Monthly Archives: September 2017

Fetter Chamber Group Gives Back

In 1975, an initial endowment from Elizabeth Pollard Fetter ‘25 began what is now known as the Fetter Chamber Music Program. Elizabeth Pollard Fetter’s husband later added to the endowment, as have successive generations of the family, including children Robert P. Fetter ‘53, Thomas W. Fetter ‘56, and Ellen Fetter Gille. The program has given opportunities for musical exposure and immersion to Swarthmore students, faculty, and community that otherwise would not have existed.

Robert P. Fetter and his wife, who currently live at Broadmead Retirement Community in Cockeysville, MD, recently extended an invitation to the Fetter Program for a Swarthmore chamber music group to perform at Broadmead. On Sunday, April 2nd, four student musicians took the opportunity to play for the Broadmead residents and Fetter family, nine of whom attended the one-hour recital. Jasmine Sun ’18 (violin), Ayaka Yorihiro ’20 (viola), Noah Rosenberg ’18 (cello), and Joshua Mundinger ’18 (piano) performed Passacaglia by Johan Halvorsen for violin and cello, Ballade No. 4, Op. 52 by Frédéric Chopin for solo piano, and Piano Quartet, Op. 60 by Johannes Brahms, which they would later encore at the April 23rd Fetter concert. 

The Fetter musicians played passionately and the Broadmead performance was well received by all in attendance. Dr. Michael Johns, coordinator of the Fetter Chamber Music Program, noted the unique gratitude which permeated the recital from both residents and performers. Says Johns, “We were honored by the invitation and opportunity to return the kindness of the family. Swarthmore College students and faculty, past and present, and the community at large have been enriched by the musical communication made possible through the generosity of the Fetter family.”

Maya Kikuchi ’20

Pig Iron Theatre Company’s A Period of Animate Existence

On September 14th, the Pig Iron Theatre Company will host a semi-staged concert of their newest original work, A Period of Animate Existence. The performance will begin at 7pm in The Lang Performing Arts Center. It is free and open to the public.

Pig Iron Theatre Company describe themselves as an “interdisciplinary ensemble” that is “dedicated to the creation of new and exuberant performance works that defy easy categorization.” Their pieces combine the versatility and originality of performance art with more traditional elements of theater, such as music and dance. They have created more than 30 original works that tackle a range of topics, from sleep, dreams, and consciousness (Shut Eye), to a child’s struggle to accept contingency and fantasy after the Fukushima nuclear disaster (Zero Cost House). While their works do span many different subjects, they all attempt to answer many of life’s difficult questions. A Period of Animate Existence is no exception.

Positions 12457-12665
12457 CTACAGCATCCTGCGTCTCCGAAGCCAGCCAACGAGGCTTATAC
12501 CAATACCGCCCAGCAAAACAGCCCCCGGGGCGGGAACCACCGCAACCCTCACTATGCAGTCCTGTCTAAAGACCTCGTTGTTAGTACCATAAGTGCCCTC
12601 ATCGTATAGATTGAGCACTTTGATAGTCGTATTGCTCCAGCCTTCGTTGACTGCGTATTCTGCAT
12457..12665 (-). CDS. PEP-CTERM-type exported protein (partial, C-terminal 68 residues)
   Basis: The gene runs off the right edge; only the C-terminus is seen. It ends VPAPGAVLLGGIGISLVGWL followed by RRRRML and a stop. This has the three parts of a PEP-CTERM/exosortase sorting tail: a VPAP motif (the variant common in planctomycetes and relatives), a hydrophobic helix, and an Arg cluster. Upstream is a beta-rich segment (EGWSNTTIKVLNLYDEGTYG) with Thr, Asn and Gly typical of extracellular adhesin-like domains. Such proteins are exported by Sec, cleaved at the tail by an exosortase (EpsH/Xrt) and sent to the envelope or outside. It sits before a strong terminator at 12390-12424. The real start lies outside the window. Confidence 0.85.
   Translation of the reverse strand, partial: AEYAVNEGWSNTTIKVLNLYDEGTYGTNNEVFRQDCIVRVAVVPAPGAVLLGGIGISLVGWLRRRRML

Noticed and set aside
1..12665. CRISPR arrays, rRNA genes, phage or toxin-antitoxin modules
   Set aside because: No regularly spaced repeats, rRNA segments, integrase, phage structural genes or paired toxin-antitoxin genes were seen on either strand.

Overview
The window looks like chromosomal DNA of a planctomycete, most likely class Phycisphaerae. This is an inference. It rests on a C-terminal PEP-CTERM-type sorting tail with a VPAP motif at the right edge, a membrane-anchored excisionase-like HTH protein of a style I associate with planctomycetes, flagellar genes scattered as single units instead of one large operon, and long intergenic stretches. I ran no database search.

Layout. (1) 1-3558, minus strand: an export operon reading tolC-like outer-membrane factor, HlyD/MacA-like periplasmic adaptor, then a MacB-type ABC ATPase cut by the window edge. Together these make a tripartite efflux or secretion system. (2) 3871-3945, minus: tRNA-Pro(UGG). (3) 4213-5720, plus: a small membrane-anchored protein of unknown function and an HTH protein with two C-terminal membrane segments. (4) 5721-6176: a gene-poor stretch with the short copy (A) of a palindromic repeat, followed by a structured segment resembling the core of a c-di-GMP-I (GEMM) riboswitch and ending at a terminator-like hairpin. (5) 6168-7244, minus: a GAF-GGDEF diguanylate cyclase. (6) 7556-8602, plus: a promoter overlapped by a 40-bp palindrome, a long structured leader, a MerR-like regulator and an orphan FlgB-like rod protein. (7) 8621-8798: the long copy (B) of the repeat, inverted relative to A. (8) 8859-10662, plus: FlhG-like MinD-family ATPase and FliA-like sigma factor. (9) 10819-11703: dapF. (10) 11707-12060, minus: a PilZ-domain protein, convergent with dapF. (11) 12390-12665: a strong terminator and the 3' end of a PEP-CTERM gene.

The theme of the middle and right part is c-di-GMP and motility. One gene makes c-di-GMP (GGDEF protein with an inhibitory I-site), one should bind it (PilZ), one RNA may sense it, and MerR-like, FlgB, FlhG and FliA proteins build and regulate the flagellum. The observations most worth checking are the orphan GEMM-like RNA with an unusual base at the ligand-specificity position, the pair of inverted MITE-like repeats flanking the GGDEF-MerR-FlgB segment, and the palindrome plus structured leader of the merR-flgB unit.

Their newest work offers a meditative examination of life during the Sixth Extinction, a period that will see the death of 20-50% of all life on earth. The company grapples with what lies ahead after such an era, exploring questions of existence and the effects of time. While this may sound abstract, Swarthmore Music Professor Barbara Milewski contends that the work is a “direct attempt to engage audiences with fundamental questions about what it means to be human and what our place is on this planet.” The performance puts children, elders, and machines in dialogue with one another to create what Professor Milewski calls a “multi-generational” exchange, “trying, if you will, to engage conversations among the generations to see how we might all be viewing the same urgent issue of our time.”

Founder/Co-Artistic Director Dan Rothenberg ‘95 collaborated with contemporary composer Troy Herion and set designer/recent MacArthur “Genius” Award winner Mimi Lien to create this new piece. The addition of Herion to the creative team is sure to make A Period of Animate Existenceone of Pig Iron’s most musically inventive works to date. Herion composes in an immense range of musical styles, from classical orchestral compositions to electronic scores that stretch the boundaries of contemporary music. Much of his work focuses on “visual music,” a concept that will merge organically with Pig Iron’s own unique approach to theater. Mr. Herion will be giving a master class on “Visual-Music” at Swarthmore on Tuesday, September 12th, from 4-6pm in the Lang Concert Hall.

Given their dynamism and creativity as an ensemble, the Pig Iron Theatre Company seems uniquely situated to take on these questions. Being an interdisciplinary group gives them the ability to adapt in interesting ways to the work they take on. A Period of Animate Existence is sure to employ new and inventive methods in answering some of the toughest questions that face us today.

Gabriel Hearn-Desautels ’20